Venture capitalists give pep-up pill to start-ups in hard times
Mahesh Murthy, a partner at Seedfund, is at one of the nine start-ups his venture capital firm has invested in everyday, to help companies stay afloat in these troubled times.business Updated: Dec 23, 2008 21:02 IST
Mahesh Murthy, a partner at Seedfund, is at one of the nine start-ups his venture capital firm has invested in everyday, to help companies stay afloat in these troubled times.
Murthy and his two other partners would till a few months ago visit these companies only once in more than a month. Now, they visit these firms daily, to guide the start-ups in cutting and saving costs and improving operational efficiencies. The whole idea is to ensure that the start-ups smoothly sail through the economic downturn.
What Murthy and his partners do is a new norm among venture capital funds. “We are now spending 50 per cent of the time with investee companies,” said Hemir Doshi, senior investment adviser, IDG Ventures India. “We have to ensure none of them should fall by the way and continue to remain healthy.”
Visits to companies have now become once a week from once a month earlier, Doshi said. IDG is a $150 million early-stage venture capital firm investing in technology and technology-enabled companies.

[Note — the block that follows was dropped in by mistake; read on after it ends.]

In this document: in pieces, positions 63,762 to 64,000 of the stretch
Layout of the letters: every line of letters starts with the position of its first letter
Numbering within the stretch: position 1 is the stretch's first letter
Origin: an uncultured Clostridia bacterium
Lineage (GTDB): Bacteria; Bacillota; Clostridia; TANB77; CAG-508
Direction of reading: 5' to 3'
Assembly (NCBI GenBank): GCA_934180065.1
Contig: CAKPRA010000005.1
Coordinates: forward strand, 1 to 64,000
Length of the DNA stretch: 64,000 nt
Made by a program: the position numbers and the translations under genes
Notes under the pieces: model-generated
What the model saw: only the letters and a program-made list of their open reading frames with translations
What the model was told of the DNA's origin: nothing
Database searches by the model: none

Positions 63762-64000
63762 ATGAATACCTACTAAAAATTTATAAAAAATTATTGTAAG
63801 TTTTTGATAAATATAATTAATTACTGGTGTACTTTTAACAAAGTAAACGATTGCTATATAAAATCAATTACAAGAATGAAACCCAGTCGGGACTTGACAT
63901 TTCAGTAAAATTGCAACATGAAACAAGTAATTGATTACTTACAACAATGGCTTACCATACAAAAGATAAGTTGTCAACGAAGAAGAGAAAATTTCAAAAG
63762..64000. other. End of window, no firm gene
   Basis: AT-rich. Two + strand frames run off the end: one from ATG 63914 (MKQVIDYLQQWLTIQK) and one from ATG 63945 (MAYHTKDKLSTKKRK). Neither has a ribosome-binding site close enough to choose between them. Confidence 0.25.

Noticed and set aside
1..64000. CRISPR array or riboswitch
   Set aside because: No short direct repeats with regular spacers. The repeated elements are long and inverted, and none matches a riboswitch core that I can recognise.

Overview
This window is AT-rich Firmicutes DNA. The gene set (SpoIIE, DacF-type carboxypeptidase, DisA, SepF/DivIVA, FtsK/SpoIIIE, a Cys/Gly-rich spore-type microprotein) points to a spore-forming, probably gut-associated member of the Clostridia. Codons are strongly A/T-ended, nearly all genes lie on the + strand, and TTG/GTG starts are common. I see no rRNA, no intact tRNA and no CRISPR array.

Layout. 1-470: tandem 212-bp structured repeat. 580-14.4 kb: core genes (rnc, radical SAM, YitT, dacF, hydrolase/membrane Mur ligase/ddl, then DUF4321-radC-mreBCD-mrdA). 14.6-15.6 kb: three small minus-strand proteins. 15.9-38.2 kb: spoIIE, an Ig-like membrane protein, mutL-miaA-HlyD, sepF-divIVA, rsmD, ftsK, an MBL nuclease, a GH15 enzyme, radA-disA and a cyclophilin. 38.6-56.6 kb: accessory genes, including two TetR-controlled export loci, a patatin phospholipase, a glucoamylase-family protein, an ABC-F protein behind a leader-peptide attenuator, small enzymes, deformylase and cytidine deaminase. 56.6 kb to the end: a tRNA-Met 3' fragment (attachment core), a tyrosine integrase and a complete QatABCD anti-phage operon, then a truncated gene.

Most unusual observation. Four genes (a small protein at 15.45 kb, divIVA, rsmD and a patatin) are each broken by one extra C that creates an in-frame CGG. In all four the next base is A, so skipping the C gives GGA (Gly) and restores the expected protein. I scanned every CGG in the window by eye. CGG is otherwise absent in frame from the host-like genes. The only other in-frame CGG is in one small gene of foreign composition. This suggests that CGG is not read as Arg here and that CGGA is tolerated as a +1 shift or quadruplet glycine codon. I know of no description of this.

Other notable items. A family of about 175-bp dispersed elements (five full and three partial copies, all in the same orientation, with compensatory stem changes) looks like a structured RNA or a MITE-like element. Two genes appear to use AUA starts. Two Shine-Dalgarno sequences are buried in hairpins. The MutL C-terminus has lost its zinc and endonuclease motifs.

Companies are being advised to let employees travel between cities like Mumbai and Pune or Bangalore and Chennai only by road, and not by air. For travel to distant cities, normal fare airlines are strictly banned,” Seedfund’s Murthy, told HT.
“We tell companies to use only low cost carriers if officials have to travel to distant cities.”
Seedfund has made early stage investments in firms like Carwale.com, an online used card market, and online agencyfaqs.com, an online resource for advertising, media and marketing.
According to Doshi, IDG is looking at altering the employee compensation structure by reducing the fixed component and increasing the variable component. “Companies are advised to increase the variable pay to 30-40 per cent wherever possible from 10-20 per cent,” he said. Doshi was addressing a gathering of aspiring entrepreneurs organised by Headstart Network Foundation, a not-for-profit organisation that brings together people with start-up ideas and venture capital funds.
Venture capital funds have made sales and revenues top priority at start-ups they have funded and are impressing upon the companies to bring down cash burn as much as possible. Start-ups are being told they need to behave as if they are already in a recession.